Small loads that add up

Side view of woman tapping on a tablet built into the wall Smart House
While a smart home controller may use a few watts on its own, it can save you a great deal of energy use by operating heating, cooling and lighting intelligently. Image: Demkat via iStock
In our hyper-connected world, we rely on a range of devices that are always on, like internet modems and routers, and NBN boxes. But how much of a problem is that for energy usage?

Historically, one problem with ‘always on’ devices has been their ‘passive’ standby power use; for example, the power your TV uses when it’s in standby mode, waiting for you to turn it on with the remote control. However, with the introduction in 1999 (and standardisation in 2012) of minimum energy performance standards (MEPS) for many appliances in our homes, passive standby energy consumption dropped dramatically. Such standby power dropped from, in some cases, dozens of watts, to less than 1 watt for most appliances, making it much less of a problem in most homes.

But there are an increasing number of appliances making their way into our homes which we leave on, and not always in standby mode. Some of these are things we generally need to leave on because other systems rely on them—your home’s internet modem/router or a computer server in an office, for example—or because they’re part of the security system of the home—an alarm system or security cameras, for example. Others we leave on for convenience, such as a computer, so we can pick up where we left off.

Unfortunately, many of these devices don’t have a MEPS requirement or an energy star rating to help you when selecting them—and some are even chosen for you, like your internet or NBN modem.

So should you be worried about them? Let’s run through some of the common ‘always on’ appliances, their level of energy use and what you can do about it.

Always-on appliances

Modems/routers

Unless you use mobile 3G or 4G for internet access, regardless of your internet connection type (NBN, cable or ADSL), you will need a modem/router. Modem/router power consumption ranges from under 3 watts through to 12 watts or more, dependent on features and design, equating to a yearly running cost from under $10 to over $30. It’s not a huge cost, but given that range, it’s worth considering when buying a modem. You may not have much choice as some internet service providers will only let you use the modems they supply. If they have more than one modem option, consider the one that has the lowest energy consumption rating that does what you need it to. If datasheets are not available from your provider’s website, they should be able to supply them, or check the modem manufacturer’s website.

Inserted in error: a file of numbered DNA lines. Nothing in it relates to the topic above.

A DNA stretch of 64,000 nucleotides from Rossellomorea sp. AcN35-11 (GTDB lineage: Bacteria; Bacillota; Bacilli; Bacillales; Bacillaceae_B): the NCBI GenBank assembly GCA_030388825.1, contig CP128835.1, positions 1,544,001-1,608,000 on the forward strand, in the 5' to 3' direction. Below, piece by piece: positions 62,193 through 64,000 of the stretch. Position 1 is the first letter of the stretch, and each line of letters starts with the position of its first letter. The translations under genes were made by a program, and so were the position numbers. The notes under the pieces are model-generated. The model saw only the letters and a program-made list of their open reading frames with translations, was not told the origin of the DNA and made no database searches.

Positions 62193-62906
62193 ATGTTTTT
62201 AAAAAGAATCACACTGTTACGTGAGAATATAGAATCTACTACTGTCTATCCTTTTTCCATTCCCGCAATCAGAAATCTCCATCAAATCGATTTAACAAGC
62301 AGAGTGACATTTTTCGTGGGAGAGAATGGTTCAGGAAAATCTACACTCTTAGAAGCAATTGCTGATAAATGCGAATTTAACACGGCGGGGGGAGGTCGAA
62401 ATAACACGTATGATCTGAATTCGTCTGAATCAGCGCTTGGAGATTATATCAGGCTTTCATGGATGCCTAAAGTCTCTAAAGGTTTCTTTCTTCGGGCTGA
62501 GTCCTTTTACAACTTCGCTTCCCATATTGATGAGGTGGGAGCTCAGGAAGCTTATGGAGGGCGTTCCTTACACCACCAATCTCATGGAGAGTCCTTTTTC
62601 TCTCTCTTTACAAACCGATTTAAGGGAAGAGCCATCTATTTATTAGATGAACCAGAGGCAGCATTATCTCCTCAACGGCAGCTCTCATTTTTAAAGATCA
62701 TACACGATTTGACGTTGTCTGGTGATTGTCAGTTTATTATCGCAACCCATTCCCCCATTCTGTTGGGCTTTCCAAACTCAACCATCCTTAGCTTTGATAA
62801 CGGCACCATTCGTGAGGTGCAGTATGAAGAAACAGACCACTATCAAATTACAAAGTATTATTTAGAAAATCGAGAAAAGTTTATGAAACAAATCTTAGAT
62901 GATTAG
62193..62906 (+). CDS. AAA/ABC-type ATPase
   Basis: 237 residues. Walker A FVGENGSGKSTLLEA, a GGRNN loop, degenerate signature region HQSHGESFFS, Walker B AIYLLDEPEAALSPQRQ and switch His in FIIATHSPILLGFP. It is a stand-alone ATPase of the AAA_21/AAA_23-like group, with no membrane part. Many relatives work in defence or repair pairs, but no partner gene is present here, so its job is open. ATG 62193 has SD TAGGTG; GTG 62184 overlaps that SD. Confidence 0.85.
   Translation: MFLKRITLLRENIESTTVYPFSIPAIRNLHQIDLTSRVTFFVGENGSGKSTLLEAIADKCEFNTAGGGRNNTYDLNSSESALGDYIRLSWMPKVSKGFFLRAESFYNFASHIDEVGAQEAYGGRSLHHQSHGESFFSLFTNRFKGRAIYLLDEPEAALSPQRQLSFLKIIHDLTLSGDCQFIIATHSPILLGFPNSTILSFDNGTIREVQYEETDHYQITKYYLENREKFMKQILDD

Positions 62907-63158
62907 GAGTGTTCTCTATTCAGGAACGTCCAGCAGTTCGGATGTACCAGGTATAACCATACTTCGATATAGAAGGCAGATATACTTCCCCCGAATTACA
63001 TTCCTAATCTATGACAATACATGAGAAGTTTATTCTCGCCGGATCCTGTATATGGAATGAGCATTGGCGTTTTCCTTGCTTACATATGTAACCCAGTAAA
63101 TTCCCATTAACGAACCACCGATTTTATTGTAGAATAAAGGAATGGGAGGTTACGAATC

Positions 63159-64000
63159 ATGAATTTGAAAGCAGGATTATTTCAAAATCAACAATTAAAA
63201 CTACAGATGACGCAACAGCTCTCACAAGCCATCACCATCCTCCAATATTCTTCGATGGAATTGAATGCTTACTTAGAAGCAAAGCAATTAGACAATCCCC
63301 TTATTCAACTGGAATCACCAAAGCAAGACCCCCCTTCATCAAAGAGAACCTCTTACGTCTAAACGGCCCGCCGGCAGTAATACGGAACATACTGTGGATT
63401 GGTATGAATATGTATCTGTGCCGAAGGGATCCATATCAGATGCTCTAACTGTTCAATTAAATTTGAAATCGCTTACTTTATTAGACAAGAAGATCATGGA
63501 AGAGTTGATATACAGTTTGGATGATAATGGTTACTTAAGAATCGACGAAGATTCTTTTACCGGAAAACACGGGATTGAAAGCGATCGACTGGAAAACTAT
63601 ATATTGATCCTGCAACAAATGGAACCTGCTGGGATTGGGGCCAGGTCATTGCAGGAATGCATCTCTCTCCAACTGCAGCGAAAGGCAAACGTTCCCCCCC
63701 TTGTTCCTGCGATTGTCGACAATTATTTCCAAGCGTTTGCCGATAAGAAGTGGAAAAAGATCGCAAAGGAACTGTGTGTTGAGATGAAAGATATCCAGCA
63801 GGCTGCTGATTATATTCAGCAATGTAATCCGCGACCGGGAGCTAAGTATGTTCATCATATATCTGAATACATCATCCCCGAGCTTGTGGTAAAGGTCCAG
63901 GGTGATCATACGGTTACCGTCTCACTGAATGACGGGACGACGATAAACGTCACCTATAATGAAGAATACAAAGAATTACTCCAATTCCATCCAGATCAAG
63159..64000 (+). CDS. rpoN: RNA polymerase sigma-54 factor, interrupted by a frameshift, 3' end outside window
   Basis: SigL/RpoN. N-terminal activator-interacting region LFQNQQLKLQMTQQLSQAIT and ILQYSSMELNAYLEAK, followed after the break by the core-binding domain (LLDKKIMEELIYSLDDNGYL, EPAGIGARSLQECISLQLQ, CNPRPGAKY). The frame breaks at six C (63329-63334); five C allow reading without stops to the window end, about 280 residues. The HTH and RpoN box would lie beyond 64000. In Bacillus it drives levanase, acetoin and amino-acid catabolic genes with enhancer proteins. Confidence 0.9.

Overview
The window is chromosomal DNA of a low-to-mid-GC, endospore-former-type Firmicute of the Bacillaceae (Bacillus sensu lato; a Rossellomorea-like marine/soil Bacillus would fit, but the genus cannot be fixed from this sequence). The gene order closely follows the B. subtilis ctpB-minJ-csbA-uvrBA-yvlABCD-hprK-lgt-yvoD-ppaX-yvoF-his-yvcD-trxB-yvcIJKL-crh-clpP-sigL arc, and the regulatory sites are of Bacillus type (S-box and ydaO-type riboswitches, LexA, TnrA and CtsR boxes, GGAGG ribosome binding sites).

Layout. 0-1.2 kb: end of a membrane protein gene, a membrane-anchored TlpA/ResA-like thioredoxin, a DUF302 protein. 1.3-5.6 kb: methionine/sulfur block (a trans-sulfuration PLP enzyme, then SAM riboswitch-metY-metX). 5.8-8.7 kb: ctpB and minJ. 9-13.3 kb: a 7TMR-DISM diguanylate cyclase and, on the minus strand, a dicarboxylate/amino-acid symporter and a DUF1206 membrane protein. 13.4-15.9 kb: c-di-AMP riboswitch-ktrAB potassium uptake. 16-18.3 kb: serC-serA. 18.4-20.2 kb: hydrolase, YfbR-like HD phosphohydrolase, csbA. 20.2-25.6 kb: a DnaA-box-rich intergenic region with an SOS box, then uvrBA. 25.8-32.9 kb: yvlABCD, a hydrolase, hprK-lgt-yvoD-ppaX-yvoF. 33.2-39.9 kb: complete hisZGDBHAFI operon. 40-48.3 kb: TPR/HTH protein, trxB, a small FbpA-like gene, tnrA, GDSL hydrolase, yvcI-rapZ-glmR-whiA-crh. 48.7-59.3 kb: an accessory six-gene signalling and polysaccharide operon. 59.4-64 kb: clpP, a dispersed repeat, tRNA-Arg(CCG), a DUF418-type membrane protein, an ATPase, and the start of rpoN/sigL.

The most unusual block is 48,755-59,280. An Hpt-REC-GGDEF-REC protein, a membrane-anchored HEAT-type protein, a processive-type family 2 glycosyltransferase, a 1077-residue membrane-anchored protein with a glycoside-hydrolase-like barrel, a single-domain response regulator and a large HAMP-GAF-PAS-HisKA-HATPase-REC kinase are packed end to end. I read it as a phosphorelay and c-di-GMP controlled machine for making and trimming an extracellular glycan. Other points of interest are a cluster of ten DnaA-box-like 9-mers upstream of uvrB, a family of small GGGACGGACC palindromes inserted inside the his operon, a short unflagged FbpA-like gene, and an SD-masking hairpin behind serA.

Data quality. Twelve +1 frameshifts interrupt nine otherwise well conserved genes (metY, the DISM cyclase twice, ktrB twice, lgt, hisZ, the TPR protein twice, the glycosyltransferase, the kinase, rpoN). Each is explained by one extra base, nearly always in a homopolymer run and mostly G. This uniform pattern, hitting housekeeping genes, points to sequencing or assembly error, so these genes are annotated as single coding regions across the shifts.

You can reduce energy consumption to some degree by adjusting a wi-fi setting, wi-fi power output. This can be set to automatic, so that the modem only draws what it needs to in order to reliably connect with wireless devices, or you can manually set it to a power level that is less than the maximum. It may not make much difference to energy consumption, less than a watt most likely, but if it concerns you, it is worth experimenting with; just don’t mess up your other modem settings or you may lose your internet connection! Also note than many modems allow you to set a schedule for wi-fi operation, so you can set the router to turn off the wi-fi when you won’t use it, such as overnight.

Network extenders

Network extenders enable you to have internet access beyond the range of your wi-fi modem/router. There are two common types, wi-fi extenders and ethernet over power (EoP) boxes. Wi-fi extenders work by acting as an intermediary between your computing devices and the modem/router. Your devices talk to the wi-fi extender, which relays the data to the router, and back again.

Ethernet over power boxes work very differently. You plug in an EoP box to a power point near your modem/router and connect it to the router with an ethernet cable. You plug in the other EoP box near your computer, media player or whatever needs an internet connection, and connect it and the computer via another ethernet cable. The data travels from your computer to the EoP box, which then transmits it across the power lines in your home, using them like network cables. Any EoP box on the same electrical circuit can send and receive data to any other box.

Wi-fi extenders tend to stay active whenever they detect wi-fi signals, and so often won’t go into standby mode, if they even have this option (it’s worth checking when buying). However, EoP boxes, because they serve a single device, will put themselves into standby mode when the device they are connected to is turned off or asleep (not using its ethernet port). For example, I have a pair of ethernet-over-power boxes that allow me to play movies on my media player from my main PC. The media player EoP box goes into standby mode, drawing less than 0.3 W (compared to up to 3.7 W when operating), when the media player is turned off.